Social Media Influencer Marketing and Children's Food Intake: A Randomized Trial



Coates, Anna ORCID: 0000-0003-1339-4419, Hardman, Charlotte ORCID: 0000-0002-0744-6019, Halford, Jason ORCID: 0000-0003-1629-3189, Christiansen, Paul and Boyland, EJ ORCID: 0000-0001-8384-4994
(2019) Social Media Influencer Marketing and Children's Food Intake: A Randomized Trial. Pediatrics, 143 (4). 0-0.

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Abstract

OBJECTIVES: To examine the impact of social media influencer marketing of foods (healthy and unhealthy) on children’s food intake. METHODS: In a between-subjects design, 176 children (9–11 years, mean 10.5 ± 0.7 years) were randomly assigned to view mock Instagram profiles of 2 popular YouTube video bloggers (influencers). Profiles featured images of the influencers with unhealthy snacks (participants: n = 58), healthy snacks (n = 59), or nonfood products (n = 59). Subsequently, participants’ ad libitum intake of unhealthy snacks, healthy snacks, and overall intake (combined intake of healthy and unhealthy snacks) were measured. RESULTS: Children who viewed influencers with unhealthy snacks had significantly increased overall intake (448.3 kilocalories [kcals]; P = .001), and significantly increased intake of unhealthy snacks specifically (388.8 kcals; P = .001), compared with children who viewed influencers with nonfood products (357.1 and 292.2 kcals, respectively). Viewing influencers with healthy snacks did not significantly affect intake. CONCLUSIONS: Popular social media influencer promotion of food affects children’s food intake. Influencer marketing of unhealthy foods increased children’s immediate food intake, whereas the equivalent marketing of healthy foods had no effect. Increasing the promotion of healthy foods on social media may not be an effective strategy to encourage healthy dietary behaviors in children. More research is needed to understand the impact of digital food marketing and inform appropriate policy action.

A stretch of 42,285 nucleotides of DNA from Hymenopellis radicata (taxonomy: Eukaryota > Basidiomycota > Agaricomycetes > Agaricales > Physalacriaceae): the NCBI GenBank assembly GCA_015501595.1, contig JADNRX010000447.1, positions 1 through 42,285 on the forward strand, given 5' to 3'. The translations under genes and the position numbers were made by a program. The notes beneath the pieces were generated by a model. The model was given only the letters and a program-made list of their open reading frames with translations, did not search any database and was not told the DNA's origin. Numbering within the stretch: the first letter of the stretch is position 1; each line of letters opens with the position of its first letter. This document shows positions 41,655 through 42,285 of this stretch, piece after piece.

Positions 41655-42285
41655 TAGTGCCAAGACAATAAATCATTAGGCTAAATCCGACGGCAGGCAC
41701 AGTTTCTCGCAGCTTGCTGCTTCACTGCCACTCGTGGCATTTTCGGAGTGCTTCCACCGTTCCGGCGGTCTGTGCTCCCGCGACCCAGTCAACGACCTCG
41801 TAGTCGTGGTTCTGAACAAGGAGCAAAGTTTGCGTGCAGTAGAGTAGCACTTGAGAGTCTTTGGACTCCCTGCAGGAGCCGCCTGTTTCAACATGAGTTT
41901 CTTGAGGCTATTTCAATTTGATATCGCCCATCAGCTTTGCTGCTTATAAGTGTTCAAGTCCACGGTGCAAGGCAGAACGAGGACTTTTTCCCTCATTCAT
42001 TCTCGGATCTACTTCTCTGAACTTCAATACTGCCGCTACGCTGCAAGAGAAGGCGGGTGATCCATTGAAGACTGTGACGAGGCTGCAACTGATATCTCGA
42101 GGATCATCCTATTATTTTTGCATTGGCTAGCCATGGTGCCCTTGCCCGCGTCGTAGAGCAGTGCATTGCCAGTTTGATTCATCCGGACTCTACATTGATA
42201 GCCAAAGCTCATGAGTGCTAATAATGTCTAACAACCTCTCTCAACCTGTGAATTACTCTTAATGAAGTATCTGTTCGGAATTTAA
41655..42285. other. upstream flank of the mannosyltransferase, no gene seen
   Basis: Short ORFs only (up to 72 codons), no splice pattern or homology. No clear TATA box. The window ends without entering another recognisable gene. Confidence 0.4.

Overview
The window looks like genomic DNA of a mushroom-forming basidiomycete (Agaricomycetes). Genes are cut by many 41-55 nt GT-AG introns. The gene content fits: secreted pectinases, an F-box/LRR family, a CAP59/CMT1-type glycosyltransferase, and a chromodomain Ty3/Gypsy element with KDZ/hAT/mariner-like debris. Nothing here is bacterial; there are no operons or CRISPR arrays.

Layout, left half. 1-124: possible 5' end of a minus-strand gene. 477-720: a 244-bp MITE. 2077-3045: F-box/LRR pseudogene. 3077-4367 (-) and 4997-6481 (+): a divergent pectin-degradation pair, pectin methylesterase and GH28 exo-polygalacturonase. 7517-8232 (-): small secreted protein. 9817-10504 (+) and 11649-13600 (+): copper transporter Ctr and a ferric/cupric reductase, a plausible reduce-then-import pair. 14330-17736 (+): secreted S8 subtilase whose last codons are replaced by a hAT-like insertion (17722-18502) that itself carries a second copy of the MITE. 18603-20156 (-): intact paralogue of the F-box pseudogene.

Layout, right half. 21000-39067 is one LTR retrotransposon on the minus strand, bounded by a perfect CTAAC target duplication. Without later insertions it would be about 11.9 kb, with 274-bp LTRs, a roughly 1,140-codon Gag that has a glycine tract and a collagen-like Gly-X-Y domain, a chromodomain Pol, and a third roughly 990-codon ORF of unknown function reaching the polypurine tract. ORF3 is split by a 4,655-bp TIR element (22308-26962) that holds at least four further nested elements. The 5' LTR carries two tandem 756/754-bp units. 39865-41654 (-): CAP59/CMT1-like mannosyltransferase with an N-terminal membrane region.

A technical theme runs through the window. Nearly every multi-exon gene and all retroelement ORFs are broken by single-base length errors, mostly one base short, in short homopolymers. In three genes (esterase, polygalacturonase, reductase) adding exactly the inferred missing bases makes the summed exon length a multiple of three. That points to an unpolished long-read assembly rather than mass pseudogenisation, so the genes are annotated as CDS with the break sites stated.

Item Type: Article
Uncontrolled Keywords: Humans, Child Behavior, Food Preferences, Nutritional Requirements, Eating, Marketing, Child, United States, Female, Male, Social Media, Pediatric Obesity, Diet, Healthy
Depositing User: Symplectic Admin
Date Deposited: 18 Jan 2019 16:43
Last Modified: 19 Jan 2023 01:06
DOI: 10.1542/peds.2018-2554
Related URLs:
URI: https://livrepository.liverpool.ac.uk/id/eprint/3031498